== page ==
Our team used an ideation method called braiding to help us generate ideas. This exercise consisted of sketching a rough concept in 2 minutes, sharing for 1 minute and repeating the same process for 10 iterations per person. After 30 minutes of braiding, we ended up with 30 rough sketches of concepts. This exercise helped us externalize our ideas on paper and build off of each other’s ideas via feedback.
4 Design Concepts
We then got together as a team and narrowed our concepts down to the 4 we felt most aligned with tackling our original problem statement.
Concept#1: Buddy Matching System — This matched 2 users together, an immigrant and a local based on interests, language proficiency and a specific skill one could each the other. The 2 matched users would meet and spark a conversation over an activity.
Concept#2: Accessible Information — A digital bulletin board placed in immigrant-dense neighborhoods. This board would be filled with rich information on their new country and events they could attend to help them get acclimated.
Concept#3: Country unlocking game — A fun game for immigrants and locals to play where they can unlock countries by meeting people from that country and answering a set of questions about that person.
Concept #4: Crowdsourced Calendar — This is a digital calendar app where immigrants or locals can create events and invite others to join. The core idea here is it would teach others from different cultures of special cultural holidays by inviting them over to experience it together.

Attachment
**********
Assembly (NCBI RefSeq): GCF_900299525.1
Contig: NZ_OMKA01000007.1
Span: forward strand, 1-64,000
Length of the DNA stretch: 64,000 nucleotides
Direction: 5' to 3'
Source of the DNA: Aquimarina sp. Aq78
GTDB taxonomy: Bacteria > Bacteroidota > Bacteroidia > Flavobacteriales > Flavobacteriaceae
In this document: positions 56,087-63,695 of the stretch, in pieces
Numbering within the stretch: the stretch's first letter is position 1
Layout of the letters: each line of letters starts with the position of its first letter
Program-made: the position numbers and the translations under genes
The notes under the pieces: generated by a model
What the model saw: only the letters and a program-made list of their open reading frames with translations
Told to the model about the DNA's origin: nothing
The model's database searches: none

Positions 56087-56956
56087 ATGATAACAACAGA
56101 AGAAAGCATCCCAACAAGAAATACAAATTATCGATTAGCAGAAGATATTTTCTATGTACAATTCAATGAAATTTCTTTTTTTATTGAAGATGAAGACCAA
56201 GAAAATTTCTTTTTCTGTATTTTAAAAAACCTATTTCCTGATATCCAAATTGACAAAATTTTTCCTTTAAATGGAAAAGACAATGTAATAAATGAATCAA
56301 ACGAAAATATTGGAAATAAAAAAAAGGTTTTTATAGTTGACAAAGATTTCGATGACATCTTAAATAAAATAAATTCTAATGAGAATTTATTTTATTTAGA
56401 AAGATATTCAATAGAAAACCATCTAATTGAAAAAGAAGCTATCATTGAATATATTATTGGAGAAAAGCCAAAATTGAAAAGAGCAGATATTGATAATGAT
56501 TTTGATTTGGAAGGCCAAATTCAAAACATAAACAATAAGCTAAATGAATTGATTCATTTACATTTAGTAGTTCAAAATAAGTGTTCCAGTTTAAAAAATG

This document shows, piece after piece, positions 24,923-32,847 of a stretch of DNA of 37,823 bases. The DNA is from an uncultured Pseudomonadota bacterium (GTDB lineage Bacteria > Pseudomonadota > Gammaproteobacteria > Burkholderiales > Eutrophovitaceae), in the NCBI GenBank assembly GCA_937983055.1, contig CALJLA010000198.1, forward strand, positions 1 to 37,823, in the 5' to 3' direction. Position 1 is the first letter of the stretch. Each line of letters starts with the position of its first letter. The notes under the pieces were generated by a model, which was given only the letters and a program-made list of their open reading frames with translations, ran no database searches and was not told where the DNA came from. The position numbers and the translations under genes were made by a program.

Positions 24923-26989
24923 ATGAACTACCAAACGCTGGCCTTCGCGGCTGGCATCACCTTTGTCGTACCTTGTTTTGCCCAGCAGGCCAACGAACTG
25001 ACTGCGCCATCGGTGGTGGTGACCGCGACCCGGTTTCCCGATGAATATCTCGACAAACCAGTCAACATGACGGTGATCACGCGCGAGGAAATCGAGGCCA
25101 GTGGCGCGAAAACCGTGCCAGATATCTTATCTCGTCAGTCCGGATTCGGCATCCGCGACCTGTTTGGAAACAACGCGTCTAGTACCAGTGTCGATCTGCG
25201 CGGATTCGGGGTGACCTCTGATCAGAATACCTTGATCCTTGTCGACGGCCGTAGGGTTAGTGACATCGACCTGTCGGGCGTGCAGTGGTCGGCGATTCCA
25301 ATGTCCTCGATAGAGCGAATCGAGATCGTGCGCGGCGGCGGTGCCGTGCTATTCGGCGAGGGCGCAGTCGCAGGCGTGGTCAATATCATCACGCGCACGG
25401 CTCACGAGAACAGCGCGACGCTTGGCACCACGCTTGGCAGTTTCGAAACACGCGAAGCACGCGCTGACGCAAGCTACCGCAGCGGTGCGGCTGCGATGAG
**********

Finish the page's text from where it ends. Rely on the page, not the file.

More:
We presented the 4 concepts to other designers in the studio who gave us great feedback on which ones had the most promise tackling our design problem.
As a group, we looked back on our original insights and evaluated how successful each concept was at tackling the problem. We ended up with the following criteria:
- Fun — The solution needed to be entertaining to keep users coming back and needed some incentivization.
- Organic Connections — We wanted people to connect with each other organically instead of forced matching. This allowed for more insightful conversations and deeper relationships. One of the core concepts of our solution needed to encourage real interaction between 2 people.
- Participation From All — The solution needed to incentivize both immigrants and locals to participate. This was because the original design problem was the missing connection between these 2 groups of people that was making immigrant integration more difficult.
In the end, we built the foundation of our solution on our country unlocking game concept but integrated the best aspects of some our other concepts into the final design of Cosmofy. We came to this decision after receiving great feedback from our classmates during a critique session and as a team evaluating the strengths and weaknesses of each concept.